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Canada Customs officers walk past a car attempting to enter Canada at the Windsor-Detroit Tunnel. (Jason Kryk/The Globe and Mail)
Canada Customs officers walk past a car attempting to enter Canada at the Windsor-Detroit Tunnel. (Jason Kryk/The Globe and Mail)

Let customs officials seize counterfeit goods, Ottawa told Add to ...

The Harper government is facing high-level coaxing to grant border services officers the power to target and seize counterfeit or pirated goods entering Canada - contraband that ranges from fake Louis Vuitton bags to knockoff auto parts.

The largest business lobby groups in both Canada and the United States are requesting this enhanced power for Canadian customs be put on the agenda of perimeter-security talks between Washington and Ottawa - negotiations aimed at deeper co-operation with between the two countries on border matters.

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In a joint submission, the Canadian Chamber of the Commerce and the U.S. Chamber of Commerce are asking Ottawa to grant front-line customs officials the authority to search cross-border shipments and travellers for products that imitate brand-name goods or steal their copyrighted material.

"The Canadian and U.S. Chambers of Commerce are very concerned about the weak enforcement of intellectual property rights in Canada," the groups say in their proposal to the Beyond the Border Working Group formed by the Harper government and Obama administration.

"Over the past several decades, the trafficking in counterfeit goods has grown exponentially - so much so that almost every developed country has adopted legislation making the importation of counterfeit and pirated goods an offence and has empowered customs officials with the ability to seize these goods."

Estimates of the scale of the counterfeit problem in Canada are in dispute, with critics saying it is overstated. The Canadian Chamber of Commerce and other players, however, suggest it represents as much as $30-billion annually in terms of lost revenue and costs for the owners of intellectual property rights.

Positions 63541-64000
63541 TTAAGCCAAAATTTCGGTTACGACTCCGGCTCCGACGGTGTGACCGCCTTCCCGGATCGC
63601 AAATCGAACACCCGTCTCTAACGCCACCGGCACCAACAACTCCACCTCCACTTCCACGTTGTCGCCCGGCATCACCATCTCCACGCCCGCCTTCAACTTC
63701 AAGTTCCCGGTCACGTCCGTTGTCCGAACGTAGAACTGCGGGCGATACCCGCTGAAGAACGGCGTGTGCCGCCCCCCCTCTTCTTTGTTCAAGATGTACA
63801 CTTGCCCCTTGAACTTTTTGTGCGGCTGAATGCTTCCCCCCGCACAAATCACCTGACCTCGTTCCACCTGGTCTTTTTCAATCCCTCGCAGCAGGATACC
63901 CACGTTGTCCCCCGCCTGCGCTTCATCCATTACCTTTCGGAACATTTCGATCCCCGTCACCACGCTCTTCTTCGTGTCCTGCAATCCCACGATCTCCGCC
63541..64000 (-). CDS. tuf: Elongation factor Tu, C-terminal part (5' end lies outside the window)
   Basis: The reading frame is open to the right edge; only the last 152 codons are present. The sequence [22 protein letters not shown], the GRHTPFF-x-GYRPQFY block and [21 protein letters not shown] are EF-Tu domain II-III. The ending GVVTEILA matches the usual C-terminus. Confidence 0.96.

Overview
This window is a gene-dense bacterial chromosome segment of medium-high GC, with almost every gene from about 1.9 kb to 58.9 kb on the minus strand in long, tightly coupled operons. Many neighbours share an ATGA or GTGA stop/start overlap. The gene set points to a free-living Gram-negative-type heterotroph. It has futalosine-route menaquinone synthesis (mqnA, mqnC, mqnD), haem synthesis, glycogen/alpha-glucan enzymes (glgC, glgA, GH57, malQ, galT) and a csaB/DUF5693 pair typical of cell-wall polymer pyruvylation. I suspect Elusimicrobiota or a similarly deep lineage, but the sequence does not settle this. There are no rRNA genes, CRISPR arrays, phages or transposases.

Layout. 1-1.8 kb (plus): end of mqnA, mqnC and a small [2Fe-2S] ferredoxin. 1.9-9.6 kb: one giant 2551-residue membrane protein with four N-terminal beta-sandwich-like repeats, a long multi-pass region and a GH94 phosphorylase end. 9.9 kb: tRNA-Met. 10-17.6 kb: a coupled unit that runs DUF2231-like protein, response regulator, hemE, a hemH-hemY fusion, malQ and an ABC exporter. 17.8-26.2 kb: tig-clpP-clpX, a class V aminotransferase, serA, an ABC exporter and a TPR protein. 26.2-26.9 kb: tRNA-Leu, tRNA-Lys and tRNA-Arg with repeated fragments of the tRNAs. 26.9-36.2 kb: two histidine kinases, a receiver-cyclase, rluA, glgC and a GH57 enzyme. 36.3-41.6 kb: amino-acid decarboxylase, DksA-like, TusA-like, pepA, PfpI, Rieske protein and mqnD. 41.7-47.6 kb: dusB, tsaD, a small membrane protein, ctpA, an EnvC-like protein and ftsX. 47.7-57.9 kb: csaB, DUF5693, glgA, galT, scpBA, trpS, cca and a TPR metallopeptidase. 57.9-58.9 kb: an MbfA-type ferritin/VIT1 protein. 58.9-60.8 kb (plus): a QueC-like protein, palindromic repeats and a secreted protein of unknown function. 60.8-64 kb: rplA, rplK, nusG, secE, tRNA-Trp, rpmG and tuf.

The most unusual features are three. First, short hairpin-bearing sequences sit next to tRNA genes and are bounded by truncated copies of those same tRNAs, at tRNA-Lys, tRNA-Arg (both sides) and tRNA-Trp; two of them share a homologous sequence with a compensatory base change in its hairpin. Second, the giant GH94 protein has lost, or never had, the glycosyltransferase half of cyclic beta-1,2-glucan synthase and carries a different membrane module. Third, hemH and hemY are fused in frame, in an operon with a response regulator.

"There's obviously a lot of counterfeit handbags or contraband cigarettes and so on that cross the border," Chris Gray of the Canadian Chamber of Commerce said. "Those are the things that everyone thinks about. But what people aren't thinking about are the counterfeit toothpaste and toothbrushes and brake parts" flowing into Canada, he said.

"You name it - anything that can be reverse-engineered, it's coming across the border in droves."

Canada has faced years of pressure from the U.S. government to take a harder line on protecting intellectual property - such as pirated movies - and the Harper government plans to use its majority to toughen up copyright protections for digital goods from DVDs to movies.

Border security talks launched in January represent Canada's attempt to ensure commerce with its largest trading partner is not choked off by an ever-expanding U.S. security bureaucracy.

Such a deal would seek to assure the United States that Canada is equally vigilant about terrorist and economic risks in the hopes that the U.S. would ease up on security restrictions affecting cross-border business transactions. Since the Sept. 11, 2001, terrorist attacks, Canada has fought a constant battle to safeguard two-way commerce from additional security measures.

The Canada Border Services Agency made a point of noting in reports last year that intellectual property rights enforcement is primarily an "inland" rather than a border practice because the agency is not mandated to "actively search" for counterfeit goods and lacks the legislative authority to confiscate and destroy knockoffs. It currently refers concerns to players such as the RCMP.

The union representing front-line border security officers in Canada says this must change. Ron Moran, president of the Customs and Immigration Union, says he hears from members who are frustrated they can't take direct action when dealing with obviously fraudulent goods.

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